Georgia's charter schools see gains educating diverse students By D. Aileen Dodd with the Atlanta Constitution
An annual report on Georgia's charter schools in 2009 found that many of the campuses were outperforming surrounding schools even though the charters enrolled large populations of poor students.
The report released at a Georgia Board of Education meeting this week showed that most charter schools, which enroll higher concentrations of African-Americans, Asians and poor students on average, are seeing gains on standardized test scores.
State school board members and administrators praised the high-performers for their success, saying data show that charters are effective. They encouraged leaders of charter schools and traditional schools to share information so the two can learn techniques from each other that can benefit student achievement.
Georgia has 121 approved charter schools with nearly 65,000 students. Nationwide, there are 4,900 charter schools and 1.7 million students.
"The first thing we can do is stop this notion that there is some great rivalry between the two," said Kathy Cox, superintendent of Georgia schools. "What people are seeing is that a charter school is a public school. It might be governed differently, but it is serving a need ... and getting results. We are not letting a fly-by -night organization come along and take public money and create an entity that is housing kids and not getting the job done. ... They are in fact educating kids."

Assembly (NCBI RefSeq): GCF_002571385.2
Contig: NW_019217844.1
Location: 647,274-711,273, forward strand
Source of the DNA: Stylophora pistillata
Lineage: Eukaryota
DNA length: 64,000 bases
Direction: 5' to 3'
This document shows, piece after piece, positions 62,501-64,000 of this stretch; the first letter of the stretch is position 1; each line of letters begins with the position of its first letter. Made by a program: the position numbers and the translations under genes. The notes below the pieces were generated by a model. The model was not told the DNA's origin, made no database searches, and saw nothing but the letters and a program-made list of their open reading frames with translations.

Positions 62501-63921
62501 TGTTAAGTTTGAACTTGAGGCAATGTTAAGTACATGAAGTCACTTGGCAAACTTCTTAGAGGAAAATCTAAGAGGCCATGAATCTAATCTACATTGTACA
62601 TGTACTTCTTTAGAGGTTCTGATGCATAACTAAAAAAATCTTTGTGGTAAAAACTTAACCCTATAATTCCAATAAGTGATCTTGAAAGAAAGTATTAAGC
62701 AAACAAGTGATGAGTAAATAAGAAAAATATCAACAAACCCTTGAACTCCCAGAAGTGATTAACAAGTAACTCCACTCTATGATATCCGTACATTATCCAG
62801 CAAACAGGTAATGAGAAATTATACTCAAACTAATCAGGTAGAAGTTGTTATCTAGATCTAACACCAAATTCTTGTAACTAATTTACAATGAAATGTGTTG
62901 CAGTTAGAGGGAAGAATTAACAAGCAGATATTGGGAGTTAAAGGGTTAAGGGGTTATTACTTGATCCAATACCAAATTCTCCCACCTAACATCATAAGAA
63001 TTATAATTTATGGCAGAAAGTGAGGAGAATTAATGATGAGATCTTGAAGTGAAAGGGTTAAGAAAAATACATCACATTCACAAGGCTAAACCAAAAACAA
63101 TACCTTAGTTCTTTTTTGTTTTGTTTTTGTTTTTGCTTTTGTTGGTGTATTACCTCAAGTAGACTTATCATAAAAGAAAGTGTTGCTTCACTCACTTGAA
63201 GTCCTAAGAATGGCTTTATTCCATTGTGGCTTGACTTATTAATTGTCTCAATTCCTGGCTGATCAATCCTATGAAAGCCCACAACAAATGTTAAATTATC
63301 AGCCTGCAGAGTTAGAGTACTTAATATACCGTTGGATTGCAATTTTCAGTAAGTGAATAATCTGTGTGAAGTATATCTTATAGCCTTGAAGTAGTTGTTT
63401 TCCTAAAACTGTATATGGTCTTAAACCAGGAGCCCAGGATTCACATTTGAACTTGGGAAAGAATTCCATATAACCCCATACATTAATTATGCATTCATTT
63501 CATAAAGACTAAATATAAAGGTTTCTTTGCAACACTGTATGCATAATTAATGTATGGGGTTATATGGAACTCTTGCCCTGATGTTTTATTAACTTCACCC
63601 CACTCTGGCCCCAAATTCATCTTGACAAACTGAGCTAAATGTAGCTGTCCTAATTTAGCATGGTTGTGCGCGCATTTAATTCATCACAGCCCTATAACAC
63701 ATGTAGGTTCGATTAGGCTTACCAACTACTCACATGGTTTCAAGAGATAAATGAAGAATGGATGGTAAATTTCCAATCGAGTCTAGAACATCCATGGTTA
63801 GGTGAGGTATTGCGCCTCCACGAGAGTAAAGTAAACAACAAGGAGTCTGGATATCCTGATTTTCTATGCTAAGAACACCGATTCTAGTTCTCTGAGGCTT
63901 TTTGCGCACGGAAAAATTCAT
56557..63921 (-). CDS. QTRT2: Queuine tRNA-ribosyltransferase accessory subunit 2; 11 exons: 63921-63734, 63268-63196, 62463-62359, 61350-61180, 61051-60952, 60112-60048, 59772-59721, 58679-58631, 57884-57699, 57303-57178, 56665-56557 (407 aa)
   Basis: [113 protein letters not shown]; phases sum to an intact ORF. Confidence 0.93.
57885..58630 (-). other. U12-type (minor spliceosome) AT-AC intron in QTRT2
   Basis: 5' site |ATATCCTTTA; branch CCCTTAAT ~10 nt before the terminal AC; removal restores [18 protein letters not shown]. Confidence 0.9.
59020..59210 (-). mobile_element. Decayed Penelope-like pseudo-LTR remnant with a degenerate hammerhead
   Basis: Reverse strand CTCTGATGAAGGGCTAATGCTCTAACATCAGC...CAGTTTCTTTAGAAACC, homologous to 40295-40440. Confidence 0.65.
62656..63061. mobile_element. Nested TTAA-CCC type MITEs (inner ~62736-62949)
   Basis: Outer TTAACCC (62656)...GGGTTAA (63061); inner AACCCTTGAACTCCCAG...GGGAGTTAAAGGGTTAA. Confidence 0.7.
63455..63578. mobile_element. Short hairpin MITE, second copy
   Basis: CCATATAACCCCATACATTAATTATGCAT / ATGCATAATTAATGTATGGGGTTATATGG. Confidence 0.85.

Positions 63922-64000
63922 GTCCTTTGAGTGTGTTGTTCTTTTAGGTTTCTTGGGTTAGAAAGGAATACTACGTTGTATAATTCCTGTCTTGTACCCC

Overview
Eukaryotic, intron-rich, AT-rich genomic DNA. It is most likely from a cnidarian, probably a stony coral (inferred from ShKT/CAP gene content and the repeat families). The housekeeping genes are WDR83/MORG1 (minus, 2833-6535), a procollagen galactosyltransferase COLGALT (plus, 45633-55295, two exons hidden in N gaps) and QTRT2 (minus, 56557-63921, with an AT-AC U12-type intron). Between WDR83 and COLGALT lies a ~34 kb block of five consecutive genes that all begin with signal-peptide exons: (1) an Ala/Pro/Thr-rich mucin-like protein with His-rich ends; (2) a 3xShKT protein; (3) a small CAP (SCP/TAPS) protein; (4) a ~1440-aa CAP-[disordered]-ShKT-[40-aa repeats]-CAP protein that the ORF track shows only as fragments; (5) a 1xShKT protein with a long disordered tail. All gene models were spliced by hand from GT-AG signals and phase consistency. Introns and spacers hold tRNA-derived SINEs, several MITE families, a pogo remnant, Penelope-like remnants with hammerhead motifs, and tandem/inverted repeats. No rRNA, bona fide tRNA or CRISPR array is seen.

In 2009, Georgia's charter schools:
- Educated 4 percent of the state's public school students.
- Had 85 percent of schools make Adequate Yearly Progress goals for students.
- Had a high school graduation rate of 81 percent.
- Had 12 schools offering an International Baccalaureate program
- Had eight schools offering single-gender classes or campus populations.
- Had 19 career academies offering special training.
- Had 85 percent of schools meet or exceed district performance rate on the high school graduation test in English and language arts and 60 percent meet or exceed the district in reading/English/language arts on the Georgia Criterion-Referenced Competency Test.
- Had a total population of 43 percent African-American (compared with 38 percent statewide); 10 percent Hispanic (the same as statewide) and 4 percent Asian (compared with 3 percent statewide.)